At every step the staff "felt really confident" that what was happening was in the best interest for the children, she said.

Incident teams can 'take over'

Sandy Pasley, president of the Secondary Principals' Association of New Zealand (SPANZ), said all the feedback she'd heard suggested schools were "very satisfied with the way that they have been given support".

Allan Vester, of the New Zealand Secondary Principals' Council, said the feedback he'd heard was "generally very positive, as schools appreciate the help".

He was unsure why the number of requests has risen, as he had not heard of any major increase in traumatic incidents, but said it may be that schools are more comfortable using their help.

He also suggested the rise could have come from an increase in requests from the primary sector, as primary schools were less likely to have in-house counselling services.

However, he suggested some schools may be hesitant to request help from the ministry out of a perception the team would "take over".

Mike Williams, principal at Pakuranga College, echoed that sentiment saying the team tend to "front-foot" the situation.

Last year Pakuranga College lost Year 13 student Josh Martin, also known as Josh O'Hanlon, after his motorbike and a Rav4 collided. Williams said the school chose to deal with such incidents in-house.

"I've never accessed the ministry because . . . I find the kids and the community work better with people they know," he said.

"We work on a process of freeing up our own people as much as possible so they can do the work, so that's a familiar face [for the pupils]."

Culture is key

Youthline boss Stephen Bell said he saw it as a good thing that requests for the team were increasing, as it indicated people were "slowly developing a little bit more EQ".

"On a sort of personal, cultural level in New Zealand, we're not great at putting our hands up [to ask for help], and our institutions also have a similar reticence at times," he said.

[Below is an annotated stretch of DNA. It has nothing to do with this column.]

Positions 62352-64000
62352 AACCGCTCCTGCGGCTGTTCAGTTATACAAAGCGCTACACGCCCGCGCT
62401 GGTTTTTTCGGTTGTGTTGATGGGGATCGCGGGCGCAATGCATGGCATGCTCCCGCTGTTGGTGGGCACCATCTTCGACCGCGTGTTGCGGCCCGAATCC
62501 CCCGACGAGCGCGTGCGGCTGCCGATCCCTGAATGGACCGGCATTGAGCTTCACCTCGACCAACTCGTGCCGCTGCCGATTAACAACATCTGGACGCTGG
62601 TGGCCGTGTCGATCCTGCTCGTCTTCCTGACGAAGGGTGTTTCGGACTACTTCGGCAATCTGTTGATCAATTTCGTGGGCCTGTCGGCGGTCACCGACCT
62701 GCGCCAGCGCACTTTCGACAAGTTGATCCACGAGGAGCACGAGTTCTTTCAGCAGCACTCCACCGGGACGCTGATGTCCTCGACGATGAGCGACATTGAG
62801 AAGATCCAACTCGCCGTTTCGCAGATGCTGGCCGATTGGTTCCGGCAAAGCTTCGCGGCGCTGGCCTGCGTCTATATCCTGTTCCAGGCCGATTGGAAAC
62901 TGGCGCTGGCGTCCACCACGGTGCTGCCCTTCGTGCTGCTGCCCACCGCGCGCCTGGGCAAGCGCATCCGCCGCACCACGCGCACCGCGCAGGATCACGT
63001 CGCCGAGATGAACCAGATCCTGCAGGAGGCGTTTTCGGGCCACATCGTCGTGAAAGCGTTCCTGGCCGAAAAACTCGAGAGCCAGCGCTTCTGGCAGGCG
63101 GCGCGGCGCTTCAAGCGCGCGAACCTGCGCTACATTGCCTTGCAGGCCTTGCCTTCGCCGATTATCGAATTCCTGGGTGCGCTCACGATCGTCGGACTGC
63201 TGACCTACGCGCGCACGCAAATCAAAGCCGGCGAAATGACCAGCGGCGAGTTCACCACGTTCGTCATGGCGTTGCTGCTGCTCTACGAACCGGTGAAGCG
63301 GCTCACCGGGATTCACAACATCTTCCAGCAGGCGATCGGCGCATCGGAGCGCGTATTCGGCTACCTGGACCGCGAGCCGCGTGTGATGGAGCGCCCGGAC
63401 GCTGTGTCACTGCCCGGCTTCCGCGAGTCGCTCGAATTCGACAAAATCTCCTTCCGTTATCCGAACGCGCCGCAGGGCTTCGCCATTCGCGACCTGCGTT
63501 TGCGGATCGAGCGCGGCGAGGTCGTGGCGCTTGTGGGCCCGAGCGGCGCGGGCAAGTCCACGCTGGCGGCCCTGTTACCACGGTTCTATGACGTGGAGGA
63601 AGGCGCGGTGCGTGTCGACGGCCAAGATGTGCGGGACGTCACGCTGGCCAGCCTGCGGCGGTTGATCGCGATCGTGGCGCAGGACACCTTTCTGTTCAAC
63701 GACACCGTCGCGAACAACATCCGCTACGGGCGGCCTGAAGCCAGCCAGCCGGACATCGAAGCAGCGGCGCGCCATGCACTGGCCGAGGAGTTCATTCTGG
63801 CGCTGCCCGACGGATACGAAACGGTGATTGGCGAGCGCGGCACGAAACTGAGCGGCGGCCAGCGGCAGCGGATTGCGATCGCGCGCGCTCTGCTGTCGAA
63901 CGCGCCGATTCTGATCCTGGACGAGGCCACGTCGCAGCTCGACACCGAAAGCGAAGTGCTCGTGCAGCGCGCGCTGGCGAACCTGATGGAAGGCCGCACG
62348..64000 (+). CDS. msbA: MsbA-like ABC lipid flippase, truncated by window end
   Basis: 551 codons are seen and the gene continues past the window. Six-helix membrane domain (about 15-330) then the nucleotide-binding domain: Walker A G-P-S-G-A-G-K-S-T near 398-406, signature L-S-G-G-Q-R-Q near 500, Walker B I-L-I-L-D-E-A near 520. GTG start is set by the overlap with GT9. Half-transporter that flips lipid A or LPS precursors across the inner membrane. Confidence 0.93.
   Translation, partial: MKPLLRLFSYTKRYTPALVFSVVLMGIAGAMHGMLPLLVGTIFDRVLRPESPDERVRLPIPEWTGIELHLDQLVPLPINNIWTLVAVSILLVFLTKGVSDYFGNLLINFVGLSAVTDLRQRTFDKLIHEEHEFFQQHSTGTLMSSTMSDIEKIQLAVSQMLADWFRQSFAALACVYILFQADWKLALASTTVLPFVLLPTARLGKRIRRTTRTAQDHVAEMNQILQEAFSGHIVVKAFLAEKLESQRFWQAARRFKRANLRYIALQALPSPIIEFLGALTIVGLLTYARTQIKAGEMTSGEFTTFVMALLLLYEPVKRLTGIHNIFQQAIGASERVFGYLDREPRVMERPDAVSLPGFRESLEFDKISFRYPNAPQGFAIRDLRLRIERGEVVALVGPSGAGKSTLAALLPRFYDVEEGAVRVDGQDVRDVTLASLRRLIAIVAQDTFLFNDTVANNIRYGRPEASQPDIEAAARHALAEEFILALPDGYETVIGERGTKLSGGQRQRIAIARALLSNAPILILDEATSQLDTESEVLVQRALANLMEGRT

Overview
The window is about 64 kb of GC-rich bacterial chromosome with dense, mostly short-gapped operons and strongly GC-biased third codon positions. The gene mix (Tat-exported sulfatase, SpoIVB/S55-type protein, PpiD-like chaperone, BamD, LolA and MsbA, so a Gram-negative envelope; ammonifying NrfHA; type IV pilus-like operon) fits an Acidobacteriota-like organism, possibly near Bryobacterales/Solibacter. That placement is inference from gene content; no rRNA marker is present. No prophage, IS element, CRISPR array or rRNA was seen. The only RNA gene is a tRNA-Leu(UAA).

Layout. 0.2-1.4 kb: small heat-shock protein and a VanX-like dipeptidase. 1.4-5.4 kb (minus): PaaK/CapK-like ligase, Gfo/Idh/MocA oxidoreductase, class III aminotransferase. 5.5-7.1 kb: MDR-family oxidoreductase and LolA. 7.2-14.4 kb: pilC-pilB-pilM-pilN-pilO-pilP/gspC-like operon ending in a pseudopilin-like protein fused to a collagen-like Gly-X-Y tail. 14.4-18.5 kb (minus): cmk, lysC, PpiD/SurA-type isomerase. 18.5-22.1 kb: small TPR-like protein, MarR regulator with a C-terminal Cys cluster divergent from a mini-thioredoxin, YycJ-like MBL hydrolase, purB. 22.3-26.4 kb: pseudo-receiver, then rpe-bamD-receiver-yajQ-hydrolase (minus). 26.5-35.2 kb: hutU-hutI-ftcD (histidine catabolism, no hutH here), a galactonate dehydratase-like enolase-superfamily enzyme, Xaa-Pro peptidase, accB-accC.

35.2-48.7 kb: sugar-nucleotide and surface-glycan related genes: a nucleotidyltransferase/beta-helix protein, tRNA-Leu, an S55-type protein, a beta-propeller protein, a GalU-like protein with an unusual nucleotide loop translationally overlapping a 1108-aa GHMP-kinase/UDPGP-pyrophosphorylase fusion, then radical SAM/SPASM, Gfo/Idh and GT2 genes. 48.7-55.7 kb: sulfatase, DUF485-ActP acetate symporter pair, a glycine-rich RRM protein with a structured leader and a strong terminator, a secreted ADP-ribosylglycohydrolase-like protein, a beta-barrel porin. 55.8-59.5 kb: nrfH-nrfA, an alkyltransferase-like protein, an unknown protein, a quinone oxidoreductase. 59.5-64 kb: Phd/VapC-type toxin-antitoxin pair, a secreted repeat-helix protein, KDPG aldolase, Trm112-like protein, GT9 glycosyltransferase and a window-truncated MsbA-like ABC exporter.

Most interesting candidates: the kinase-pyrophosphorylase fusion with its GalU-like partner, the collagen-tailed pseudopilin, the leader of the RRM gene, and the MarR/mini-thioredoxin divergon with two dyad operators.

Bell added: "Schools are much better at developing a healthy culture [now].

"And equally there's been a lot of work done by the ministry and the DHBs to create a process, and when there's a process people are more likely to engage than when there's nothing."

Creating an environment where students know it's okay to seek help when they're feeling down or struggling with an issue, was the best thing a school could do, he said.

"I think it is very much to do with a cultural thing. You can have all the services in the world, but if you don't have a culture where it's permission-giving and affirming, then at an emotional level you're creating an isolation and it's out of isolation that stuff happens."

Kim Shannon, head of sector enablement and support at the Ministry of Education, said it was "difficult to identify specific reasons for the increase".

"Reasons could range from a greater awareness of the service to a localised increase in traumatic incidents such as suicide attempts, but there is no specific pattern."

Each special education district has a traumatic incident co-ordinator with a small team of trained staff who can support schools after a traumatic incident has occurred, she said.

"The provision of support from the traumatic incident team is part of the range of specialist services provided by us - there is no separate budget allocation for this service."

Number of incident requests for the traumatic support team:
2013: 139
2014: 199
2015: 205